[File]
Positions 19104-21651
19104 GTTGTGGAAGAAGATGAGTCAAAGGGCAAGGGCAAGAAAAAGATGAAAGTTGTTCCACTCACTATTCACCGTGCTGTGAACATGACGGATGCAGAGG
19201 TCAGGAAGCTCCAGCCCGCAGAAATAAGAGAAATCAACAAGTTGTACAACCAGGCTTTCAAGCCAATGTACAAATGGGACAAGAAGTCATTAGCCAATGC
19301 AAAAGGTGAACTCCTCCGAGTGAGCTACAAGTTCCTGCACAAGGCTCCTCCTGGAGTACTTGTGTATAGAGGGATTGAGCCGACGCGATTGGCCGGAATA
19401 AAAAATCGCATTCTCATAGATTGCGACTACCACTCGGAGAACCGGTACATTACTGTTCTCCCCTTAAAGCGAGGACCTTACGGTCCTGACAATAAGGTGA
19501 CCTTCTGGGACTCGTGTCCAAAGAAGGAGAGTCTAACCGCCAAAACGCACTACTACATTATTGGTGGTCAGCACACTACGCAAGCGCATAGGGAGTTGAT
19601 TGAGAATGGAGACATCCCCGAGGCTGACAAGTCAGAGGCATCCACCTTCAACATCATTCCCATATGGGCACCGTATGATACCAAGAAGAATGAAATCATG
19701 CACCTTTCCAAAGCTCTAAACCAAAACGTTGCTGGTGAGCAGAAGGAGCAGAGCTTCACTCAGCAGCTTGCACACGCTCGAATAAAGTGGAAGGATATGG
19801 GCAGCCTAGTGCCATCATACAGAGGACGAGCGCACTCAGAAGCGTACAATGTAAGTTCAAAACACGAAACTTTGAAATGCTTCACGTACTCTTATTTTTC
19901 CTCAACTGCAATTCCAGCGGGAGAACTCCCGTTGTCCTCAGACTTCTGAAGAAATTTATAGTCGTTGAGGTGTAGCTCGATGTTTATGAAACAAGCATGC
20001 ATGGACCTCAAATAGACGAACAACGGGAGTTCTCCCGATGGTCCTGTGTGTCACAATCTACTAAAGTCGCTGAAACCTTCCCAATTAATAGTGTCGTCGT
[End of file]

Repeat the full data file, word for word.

Positions 19104-21651
19104 GTTGTGGAAGAAGATGAGTCAAAGGGCAAGGGCAAGAAAAAGATGAAAGTTGTTCCACTCACTATTCACCGTGCTGTGAACATGACGGATGCAGAGG
19201 TCAGGAAGCTCCAGCCCGCAGAAATAAGAGAAATCAACAAGTTGTACAACCAGGCTTTCAAGCCAATGTACAAATGGGACAAGAAGTCATTAGCCAATGC
19301 AAAAGGTGAACTCCTCCGAGTGAGCTACAAGTTCCTGCACAAGGCTCCTCCTGGAGTACTTGTGTATAGAGGGATTGAGCCGACGCGATTGGCCGGAATA
19401 AAAAATCGCATTCTCATAGATTGCGACTACCACTCGGAGAACCGGTACATTACTGTTCTCCCCTTAAAGCGAGGACCTTACGGTCCTGACAATAAGGTGA
19501 CCTTCTGGGACTCGTGTCCAAAGAAGGAGAGTCTAACCGCCAAAACGCACTACTACATTATTGGTGGTCAGCACACTACGCAAGCGCATAGGGAGTTGAT
19601 TGAGAATGGAGACATCCCCGAGGCTGACAAGTCAGAGGCATCCACCTTCAACATCATTCCCATATGGGCACCGTATGATACCAAGAAGAATGAAATCATG
19701 CACCTTTCCAAAGCTCTAAACCAAAACGTTGCTGGTGAGCAGAAGGAGCAGAGCTTCACTCAGCAGCTTGCACACGCTCGAATAAAGTGGAAGGATATGG
19801 GCAGCCTAGTGCCATCATACAGAGGACGAGCGCACTCAGAAGCGTACAATGTAAGTTCAAAACACGAAACTTTGAAATGCTTCACGTACTCTTATTTTTC
19901 CTCAACTGCAATTCCAGCGGGAGAACTCCCGTTGTCCTCAGACTTCTGAAGAAATTTATAGTCGTTGAGGTGTAGCTCGATGTTTATGAAACAAGCATGC
20001 ATGGACCTCAAATAGACGAACAACGGGAGTTCTCCCGATGGTCCTGTGTGTCACAATCTACTAAAGTCGCTGAAACCTTCCCAATTAATAGTGTCGTCGT